Michigan House approves bills letting industry vote on environmental rules
LANSING — The Michigan House on Tuesday approved a package of bills that would give industry representatives a larger role in environmental regulation, moving the proposal closer to Gov. Rick Snyder’s desk.
Championed by Sen. Tom Casperson, R-Escanaba, Senate Bills 652, 653 and 654 provide increased oversight of the Department of Environmental Quality, which Casperson has called overzealous, too quick to deny permits and fueled by a “radical left-wing” environmental agenda.
The legislation would create private-sector panels — including one largely populated with industry representatives — that could override agency decisions on rules and permits.
The Republican-controlled House advanced the package Tuesday through votes of 57-51, 58-50 and 59-49. The Senate approved the bills in January and must sign off on changes before sending them to Snyder.
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“The (reforms are) one recourse we have to give the people a voice when unelected bureaucrats run amok,” said Rep. Lee Chatfield, R-Levering. “This finally evens the playing field” against “overregulated bureaucracy.”
Environmentalists have dubbed the legislation the “Fox Guarding the Hen House Act.” Critics say it would defang a regulator that has lost some teeth due to years of budget cuts and already prioritizes economic development in its decision making.
Democrats took up that line of argument Tuesday as they mounted loud opposition on the House floor — describing the bill as an effort to protect polluters.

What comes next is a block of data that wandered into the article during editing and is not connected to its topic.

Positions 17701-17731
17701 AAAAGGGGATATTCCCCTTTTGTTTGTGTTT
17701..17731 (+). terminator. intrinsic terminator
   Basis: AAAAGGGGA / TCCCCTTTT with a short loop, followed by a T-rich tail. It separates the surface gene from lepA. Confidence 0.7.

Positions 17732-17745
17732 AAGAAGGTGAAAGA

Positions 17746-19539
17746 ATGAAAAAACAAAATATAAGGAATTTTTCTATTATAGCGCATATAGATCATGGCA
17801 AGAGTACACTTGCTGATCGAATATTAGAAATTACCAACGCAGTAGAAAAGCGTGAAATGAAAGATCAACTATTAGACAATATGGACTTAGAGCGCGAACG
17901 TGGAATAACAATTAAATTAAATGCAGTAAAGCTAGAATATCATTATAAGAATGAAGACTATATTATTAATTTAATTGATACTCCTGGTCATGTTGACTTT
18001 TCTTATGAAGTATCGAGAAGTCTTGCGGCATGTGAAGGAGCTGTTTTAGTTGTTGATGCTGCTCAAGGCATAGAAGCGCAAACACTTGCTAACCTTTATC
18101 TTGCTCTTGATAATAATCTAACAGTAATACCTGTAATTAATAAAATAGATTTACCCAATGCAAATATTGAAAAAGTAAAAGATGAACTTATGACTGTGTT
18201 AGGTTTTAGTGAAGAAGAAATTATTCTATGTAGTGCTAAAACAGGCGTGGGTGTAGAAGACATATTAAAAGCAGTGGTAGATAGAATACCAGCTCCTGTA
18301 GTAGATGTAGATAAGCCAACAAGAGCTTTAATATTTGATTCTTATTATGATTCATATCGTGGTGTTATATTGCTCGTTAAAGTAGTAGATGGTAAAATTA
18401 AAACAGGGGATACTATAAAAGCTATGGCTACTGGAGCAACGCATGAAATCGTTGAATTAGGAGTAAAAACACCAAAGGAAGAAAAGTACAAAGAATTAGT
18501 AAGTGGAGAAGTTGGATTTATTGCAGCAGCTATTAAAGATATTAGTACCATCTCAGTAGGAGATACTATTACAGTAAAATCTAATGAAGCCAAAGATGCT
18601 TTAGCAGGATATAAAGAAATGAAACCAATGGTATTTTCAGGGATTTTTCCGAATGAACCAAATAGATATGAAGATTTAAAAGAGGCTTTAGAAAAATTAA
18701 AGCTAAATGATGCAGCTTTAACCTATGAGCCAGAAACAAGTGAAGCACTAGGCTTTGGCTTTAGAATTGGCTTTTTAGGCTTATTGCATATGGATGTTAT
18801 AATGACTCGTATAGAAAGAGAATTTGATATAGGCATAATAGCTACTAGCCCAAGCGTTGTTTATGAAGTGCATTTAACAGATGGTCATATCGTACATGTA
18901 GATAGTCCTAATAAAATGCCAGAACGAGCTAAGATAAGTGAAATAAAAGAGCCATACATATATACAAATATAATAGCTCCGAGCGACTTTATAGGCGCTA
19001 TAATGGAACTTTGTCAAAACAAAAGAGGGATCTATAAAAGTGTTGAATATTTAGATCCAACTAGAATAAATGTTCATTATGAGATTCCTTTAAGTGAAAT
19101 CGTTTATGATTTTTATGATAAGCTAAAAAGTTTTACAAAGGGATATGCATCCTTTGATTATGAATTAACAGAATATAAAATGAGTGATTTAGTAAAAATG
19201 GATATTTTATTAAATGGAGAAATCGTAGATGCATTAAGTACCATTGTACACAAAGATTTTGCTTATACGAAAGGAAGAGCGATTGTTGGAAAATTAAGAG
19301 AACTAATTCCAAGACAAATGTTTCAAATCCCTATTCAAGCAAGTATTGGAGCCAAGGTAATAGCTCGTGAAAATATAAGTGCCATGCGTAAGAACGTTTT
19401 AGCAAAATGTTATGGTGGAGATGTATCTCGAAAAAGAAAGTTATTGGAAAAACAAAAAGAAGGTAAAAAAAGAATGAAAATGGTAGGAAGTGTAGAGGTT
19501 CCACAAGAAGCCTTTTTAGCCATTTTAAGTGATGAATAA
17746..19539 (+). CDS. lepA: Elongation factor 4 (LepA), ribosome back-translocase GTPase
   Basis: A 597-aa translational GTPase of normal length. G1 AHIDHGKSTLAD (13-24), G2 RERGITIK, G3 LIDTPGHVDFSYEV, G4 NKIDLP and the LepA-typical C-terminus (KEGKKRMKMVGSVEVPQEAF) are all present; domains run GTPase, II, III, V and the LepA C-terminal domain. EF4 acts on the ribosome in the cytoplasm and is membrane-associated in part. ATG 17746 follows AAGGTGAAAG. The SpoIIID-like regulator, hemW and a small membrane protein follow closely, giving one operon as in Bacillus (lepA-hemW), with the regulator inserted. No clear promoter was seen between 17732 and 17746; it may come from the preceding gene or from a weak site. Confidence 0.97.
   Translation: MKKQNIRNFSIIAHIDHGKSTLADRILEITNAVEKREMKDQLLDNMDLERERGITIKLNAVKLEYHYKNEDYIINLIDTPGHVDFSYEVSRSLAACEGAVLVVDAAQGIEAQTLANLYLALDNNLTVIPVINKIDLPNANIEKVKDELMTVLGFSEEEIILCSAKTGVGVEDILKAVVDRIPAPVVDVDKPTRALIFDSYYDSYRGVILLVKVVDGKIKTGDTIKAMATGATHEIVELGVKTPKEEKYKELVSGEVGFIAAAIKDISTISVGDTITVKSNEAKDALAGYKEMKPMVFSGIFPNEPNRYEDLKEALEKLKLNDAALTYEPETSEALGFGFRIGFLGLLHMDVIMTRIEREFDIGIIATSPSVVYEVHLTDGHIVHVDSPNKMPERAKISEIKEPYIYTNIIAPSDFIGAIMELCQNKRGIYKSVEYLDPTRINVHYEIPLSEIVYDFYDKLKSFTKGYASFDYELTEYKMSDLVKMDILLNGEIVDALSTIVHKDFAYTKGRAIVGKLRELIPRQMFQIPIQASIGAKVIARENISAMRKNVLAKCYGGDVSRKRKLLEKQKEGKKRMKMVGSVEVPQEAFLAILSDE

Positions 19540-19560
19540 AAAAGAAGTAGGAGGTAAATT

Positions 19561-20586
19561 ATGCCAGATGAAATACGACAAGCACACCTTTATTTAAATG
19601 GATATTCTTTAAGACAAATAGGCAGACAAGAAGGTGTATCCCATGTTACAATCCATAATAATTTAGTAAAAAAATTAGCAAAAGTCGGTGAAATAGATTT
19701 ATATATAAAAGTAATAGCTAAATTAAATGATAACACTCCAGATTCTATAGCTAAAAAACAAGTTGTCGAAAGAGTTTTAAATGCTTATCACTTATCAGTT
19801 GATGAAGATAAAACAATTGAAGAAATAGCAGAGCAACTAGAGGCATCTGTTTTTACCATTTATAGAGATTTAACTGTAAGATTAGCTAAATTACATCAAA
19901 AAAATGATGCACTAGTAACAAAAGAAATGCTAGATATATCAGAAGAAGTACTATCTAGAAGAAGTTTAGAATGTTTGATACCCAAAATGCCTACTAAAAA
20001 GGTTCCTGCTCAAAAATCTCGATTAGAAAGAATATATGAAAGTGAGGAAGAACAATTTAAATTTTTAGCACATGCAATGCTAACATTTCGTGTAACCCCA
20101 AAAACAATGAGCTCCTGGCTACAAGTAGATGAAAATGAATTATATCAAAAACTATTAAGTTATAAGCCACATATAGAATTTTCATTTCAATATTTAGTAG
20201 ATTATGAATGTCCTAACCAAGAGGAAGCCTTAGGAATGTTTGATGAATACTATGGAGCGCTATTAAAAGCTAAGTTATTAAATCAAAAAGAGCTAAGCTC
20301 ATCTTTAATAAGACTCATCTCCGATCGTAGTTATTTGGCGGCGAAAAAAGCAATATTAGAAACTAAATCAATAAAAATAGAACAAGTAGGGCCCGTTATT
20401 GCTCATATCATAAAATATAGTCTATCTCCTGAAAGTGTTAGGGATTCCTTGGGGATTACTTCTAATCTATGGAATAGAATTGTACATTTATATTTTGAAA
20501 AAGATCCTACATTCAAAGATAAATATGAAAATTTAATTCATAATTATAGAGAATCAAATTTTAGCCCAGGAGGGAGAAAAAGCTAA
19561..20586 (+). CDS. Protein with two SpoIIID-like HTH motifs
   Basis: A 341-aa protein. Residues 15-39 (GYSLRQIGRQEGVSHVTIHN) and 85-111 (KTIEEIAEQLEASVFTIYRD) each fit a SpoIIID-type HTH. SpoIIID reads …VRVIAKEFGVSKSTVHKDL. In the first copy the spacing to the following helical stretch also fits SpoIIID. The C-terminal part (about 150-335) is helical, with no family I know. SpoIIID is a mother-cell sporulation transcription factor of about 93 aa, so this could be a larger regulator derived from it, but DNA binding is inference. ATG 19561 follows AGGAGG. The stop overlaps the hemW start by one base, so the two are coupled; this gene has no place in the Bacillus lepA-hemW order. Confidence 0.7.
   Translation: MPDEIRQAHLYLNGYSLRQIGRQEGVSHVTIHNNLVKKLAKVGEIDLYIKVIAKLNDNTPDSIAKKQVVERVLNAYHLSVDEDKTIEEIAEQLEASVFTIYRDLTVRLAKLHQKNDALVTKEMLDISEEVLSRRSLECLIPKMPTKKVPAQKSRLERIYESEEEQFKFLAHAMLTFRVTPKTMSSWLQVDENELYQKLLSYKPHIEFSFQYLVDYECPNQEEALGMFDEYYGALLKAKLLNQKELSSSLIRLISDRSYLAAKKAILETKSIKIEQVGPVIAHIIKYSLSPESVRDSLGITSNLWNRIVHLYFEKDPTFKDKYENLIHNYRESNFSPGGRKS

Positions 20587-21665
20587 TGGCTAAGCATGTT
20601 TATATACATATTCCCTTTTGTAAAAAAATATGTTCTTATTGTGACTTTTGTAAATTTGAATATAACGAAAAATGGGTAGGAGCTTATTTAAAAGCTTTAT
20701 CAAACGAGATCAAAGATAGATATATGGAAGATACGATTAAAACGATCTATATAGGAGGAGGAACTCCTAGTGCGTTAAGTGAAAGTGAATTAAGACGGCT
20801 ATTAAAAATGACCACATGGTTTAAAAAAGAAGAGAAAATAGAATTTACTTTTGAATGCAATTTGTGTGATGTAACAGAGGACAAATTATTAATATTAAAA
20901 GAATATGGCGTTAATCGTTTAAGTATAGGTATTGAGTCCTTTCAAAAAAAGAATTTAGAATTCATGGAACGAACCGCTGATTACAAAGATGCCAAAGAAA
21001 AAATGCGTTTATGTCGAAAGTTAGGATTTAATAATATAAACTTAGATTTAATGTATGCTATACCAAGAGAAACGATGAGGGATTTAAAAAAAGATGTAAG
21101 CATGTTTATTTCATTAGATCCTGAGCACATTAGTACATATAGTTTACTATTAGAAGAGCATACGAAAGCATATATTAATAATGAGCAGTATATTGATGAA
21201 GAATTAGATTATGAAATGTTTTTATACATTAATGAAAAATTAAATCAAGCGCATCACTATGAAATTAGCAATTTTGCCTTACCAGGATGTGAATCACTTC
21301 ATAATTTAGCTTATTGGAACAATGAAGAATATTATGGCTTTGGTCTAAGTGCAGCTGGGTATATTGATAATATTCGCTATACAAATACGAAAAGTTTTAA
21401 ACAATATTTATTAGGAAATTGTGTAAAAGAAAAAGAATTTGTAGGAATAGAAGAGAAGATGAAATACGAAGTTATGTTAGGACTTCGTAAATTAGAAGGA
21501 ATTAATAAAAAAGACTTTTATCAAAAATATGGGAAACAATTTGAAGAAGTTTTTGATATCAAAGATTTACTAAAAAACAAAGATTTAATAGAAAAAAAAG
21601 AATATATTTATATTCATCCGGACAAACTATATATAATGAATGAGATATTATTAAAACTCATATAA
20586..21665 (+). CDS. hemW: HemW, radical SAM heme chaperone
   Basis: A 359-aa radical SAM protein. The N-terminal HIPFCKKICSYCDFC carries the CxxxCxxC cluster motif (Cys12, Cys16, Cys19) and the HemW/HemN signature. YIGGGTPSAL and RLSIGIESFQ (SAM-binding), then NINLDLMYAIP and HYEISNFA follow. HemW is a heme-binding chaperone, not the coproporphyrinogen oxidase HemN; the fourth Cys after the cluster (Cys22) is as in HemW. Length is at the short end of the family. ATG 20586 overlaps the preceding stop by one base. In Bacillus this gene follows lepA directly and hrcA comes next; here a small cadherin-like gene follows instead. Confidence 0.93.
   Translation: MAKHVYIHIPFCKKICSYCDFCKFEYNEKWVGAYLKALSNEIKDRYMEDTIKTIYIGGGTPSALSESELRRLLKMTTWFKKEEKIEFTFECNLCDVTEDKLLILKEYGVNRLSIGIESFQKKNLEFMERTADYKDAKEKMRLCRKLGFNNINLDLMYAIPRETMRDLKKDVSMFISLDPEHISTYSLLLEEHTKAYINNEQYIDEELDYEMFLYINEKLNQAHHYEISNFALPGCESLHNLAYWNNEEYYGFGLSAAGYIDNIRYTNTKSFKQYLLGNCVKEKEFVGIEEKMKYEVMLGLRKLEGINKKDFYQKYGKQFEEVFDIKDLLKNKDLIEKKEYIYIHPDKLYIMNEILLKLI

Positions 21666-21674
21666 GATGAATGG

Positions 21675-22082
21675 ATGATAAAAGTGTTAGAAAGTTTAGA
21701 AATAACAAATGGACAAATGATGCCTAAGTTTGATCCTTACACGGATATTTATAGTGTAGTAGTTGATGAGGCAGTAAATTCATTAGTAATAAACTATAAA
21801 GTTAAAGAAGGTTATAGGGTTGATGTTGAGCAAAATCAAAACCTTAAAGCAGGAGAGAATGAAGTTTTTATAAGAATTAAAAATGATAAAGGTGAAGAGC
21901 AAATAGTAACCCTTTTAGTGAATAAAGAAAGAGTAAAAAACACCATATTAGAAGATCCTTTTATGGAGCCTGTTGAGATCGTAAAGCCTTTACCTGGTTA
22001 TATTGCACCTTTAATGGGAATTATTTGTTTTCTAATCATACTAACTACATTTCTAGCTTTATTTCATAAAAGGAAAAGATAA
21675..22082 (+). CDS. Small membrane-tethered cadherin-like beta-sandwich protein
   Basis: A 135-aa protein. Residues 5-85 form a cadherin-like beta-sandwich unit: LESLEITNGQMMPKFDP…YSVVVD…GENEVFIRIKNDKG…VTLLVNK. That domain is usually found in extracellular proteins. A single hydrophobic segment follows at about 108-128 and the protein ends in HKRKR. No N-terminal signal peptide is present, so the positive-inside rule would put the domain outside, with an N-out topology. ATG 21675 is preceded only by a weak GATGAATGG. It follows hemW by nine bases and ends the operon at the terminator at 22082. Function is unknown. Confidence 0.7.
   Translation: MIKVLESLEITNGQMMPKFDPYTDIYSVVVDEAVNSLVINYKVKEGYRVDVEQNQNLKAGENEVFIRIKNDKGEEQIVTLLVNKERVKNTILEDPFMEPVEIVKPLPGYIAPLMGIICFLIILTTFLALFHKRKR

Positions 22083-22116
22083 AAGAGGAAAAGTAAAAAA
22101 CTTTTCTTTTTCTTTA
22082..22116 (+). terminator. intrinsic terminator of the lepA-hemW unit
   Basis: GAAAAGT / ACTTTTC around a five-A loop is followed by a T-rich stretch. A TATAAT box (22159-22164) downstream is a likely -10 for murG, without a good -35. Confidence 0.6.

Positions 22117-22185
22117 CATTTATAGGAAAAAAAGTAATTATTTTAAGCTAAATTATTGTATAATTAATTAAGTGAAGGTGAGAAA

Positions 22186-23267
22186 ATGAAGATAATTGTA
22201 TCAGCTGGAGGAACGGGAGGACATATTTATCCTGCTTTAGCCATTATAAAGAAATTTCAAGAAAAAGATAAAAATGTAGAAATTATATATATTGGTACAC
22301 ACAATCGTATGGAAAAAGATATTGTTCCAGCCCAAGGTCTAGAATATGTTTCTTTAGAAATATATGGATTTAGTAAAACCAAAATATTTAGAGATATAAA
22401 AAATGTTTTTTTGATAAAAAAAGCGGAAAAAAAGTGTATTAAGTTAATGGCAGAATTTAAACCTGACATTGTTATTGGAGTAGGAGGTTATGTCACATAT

“There’s no second chances when it comes to environmental incidents. Once contamination occurs, it becomes a legacy for our taxpayers,” said Rep. Terry Sabo, D-Muskegon. “We should be toughening our environmental standards and laws – not weakening them.”
The proposal would undercut DEQ’s power by allowing governor-appointed panels to overturn agency decisions.
An Environmental Rules Committee would “oversee all rulemaking of the Department of Environmental Quality,” under the bills.
As passed in the Senate, the committee would have full veto power over the DEQ rules. The version that cleared the House would let the DEQ director seek a final ruling from the governor.
Six of 12 voting members would represent industries or businesses. Solid waste management, manufacturing, public energy utilities, oil and gas, agriculture, small businesses would each have representation. Other members would include representatives from an environmental organization, a local government, a land conservancy group, the medical field and the general public.
Lobbyists could serve on the committee if they didn’t represent more than one client.
Meanwhile, a Permit Appeals Panel would resolve permitting disputes at the agency. Aggrieved parties trying to, for instance, alter floodplains, drill for oil, mine minerals — or do most anything requiring DEQ permission — could seek relief.
The panel’s 15 members would need to meet educational and professional requirements, and they could not work in state government. The bill does not stipulate specific-interest groups that members must represent.
A conflict-of-interest provision would bar panelists from weighing in on a permit if the applicant recently hired or contracted the panelist. The provision would also extend to panelists who had more than 1 percent ownership in the applicant's company.
The third bill in the package would establish an Environmental Science Advisory Board to offer guidance to the governor and state offices. The state had a similar body until a decade ago. The board’s nine members, also appointed by the governor, would each have expertise in a number of fields outlined in the bill — engineering and environmental science, for example.
Democrats proposed several amendments that failed. Those included proposals to bar people from out of state — as well as employees of companies that have broken state or federal environmental laws — from serving on the rules board.